The Atheist Foundation of Australia welcomes the government’s invitation to provide feedback on the national school curriculum.
The Atheist Foundation of Australia (AFA) is the largest atheist group in the southern hemisphere which not only represents it members, but a significant portion of the Australian public. During the 2011 census 22.3% Australians indicated “no religion” specified. This figure is larger than any other religious classification except Catholic (which recorded 25.3%).
Australia is a unique, modern, multicultural, secular, democratic society. While many of its citizens identify with the Christian faith in some manner, we are made of Muslims, Buddhists, Hindus, Mormons, Jews, Scientologists, and those without faith. Our constitution ensures that each faith is free to practise their religion without interference from the government. Section 116 of the constitution reads:
“The Commonwealth shall not make any law for establishing any religion, or for imposing any religious observance, or for prohibiting the free exercise of any religion, and no religious test shall be required as a qualification for any office or public trust under the Commonwealth.”
Unfortunately, the secular and free nature of Australia is under attack by two main programs within the public school system: Special Religious Instruction (SRI) and the National Schools Chaplaincy and Secular Youth Worker Program (NSCSWP).
At a glance the Special Religious Education program seems innocuous, however there are some serious issues with the implementation of the program which should bring it under scrutiny.
Firstly, due to the administrative structure of the program, parents are asked to specify which religious beliefs their child adheres to in the broadest sense. The AFA believes extremely broad classifications such as “Christian” give schools no useful information on the particular faith the family claims to hold. There are many denominations of Christianity, each with the own unique set of tenets, rituals, dogmas, and beliefs. These theological differences cover all aspects of life including (but not limited to) the nature of God, the meanings of each Biblical stories, the nature of “sin”, the message Jesus was reported to deliver, and the various beliefs and actions one must either perform or refrain from to enter Heaven. The result is a such massive distribution of “Christian beliefs” that it renders the very classification “Christian” useless. The problem is only exacerbated when “fringe” Christian faiths are included such as Mormonism or Jehovah’s Witnesses.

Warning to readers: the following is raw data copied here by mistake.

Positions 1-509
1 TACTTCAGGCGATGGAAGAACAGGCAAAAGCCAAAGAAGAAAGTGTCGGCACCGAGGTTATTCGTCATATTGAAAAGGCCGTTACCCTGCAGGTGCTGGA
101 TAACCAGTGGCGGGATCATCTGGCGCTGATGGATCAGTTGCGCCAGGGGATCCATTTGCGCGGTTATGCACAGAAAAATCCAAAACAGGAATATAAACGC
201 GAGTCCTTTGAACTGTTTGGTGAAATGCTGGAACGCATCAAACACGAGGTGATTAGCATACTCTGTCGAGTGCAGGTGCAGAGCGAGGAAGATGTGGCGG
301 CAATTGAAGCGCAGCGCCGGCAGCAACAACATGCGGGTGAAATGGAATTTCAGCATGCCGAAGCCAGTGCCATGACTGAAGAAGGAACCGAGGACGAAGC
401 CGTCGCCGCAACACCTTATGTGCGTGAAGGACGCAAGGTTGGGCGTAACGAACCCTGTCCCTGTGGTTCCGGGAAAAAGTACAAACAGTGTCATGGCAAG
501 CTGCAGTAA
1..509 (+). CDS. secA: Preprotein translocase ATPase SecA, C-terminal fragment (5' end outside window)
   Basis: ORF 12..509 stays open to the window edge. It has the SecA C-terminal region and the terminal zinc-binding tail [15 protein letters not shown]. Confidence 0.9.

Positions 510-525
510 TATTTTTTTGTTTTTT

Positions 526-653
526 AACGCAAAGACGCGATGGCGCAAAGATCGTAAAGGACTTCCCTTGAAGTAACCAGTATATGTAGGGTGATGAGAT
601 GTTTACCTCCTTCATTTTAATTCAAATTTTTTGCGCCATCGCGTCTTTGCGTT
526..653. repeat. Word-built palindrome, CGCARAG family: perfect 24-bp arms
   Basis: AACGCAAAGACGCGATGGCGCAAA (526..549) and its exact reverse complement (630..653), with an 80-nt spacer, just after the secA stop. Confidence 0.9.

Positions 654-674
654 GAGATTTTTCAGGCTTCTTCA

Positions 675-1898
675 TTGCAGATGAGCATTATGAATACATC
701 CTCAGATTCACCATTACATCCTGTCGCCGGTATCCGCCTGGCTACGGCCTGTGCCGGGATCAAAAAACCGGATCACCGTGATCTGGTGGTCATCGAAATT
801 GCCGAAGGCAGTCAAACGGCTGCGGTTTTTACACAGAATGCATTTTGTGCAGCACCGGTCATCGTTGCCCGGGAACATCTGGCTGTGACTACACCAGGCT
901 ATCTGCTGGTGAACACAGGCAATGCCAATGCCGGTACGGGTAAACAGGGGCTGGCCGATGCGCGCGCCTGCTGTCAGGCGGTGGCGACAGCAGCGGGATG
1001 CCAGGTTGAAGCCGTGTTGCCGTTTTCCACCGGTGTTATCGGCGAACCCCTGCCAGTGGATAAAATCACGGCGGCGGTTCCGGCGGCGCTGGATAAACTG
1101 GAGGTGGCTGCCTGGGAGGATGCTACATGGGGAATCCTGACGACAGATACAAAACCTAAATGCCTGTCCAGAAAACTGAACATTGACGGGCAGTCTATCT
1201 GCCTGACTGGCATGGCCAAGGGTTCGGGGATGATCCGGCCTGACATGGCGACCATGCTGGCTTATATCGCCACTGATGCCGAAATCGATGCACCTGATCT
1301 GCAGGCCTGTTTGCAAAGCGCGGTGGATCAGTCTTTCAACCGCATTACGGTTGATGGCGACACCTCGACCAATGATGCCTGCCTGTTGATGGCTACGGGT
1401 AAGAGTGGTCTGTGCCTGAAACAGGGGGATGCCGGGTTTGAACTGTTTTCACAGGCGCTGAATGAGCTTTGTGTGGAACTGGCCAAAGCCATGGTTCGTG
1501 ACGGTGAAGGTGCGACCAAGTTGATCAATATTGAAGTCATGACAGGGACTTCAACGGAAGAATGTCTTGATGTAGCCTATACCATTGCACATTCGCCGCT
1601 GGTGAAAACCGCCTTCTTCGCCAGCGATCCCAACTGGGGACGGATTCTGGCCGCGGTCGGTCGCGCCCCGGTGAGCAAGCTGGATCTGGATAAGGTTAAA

Nevertheless, the current SRI system allows often aggressive evangelical representatives of Christianity (the kind most likely to relentlessly pursue new souls) to present one narrow definition of “Christianity” to public school students. It is our experience that parents, teachers, and principles are often shocked at the content of these classes when presented with the syllabus.
Further, smaller “minority faiths” (while no less equal under federal law) are passively discriminated against since they cannot gain the numbers to form SRI classes within public schools. Those who wish to opt their children out of these classes often find they are traumatically segregated from their class mates and forbidden to learn (since SRI policy does not allow children to learn while others are being indoctrinated).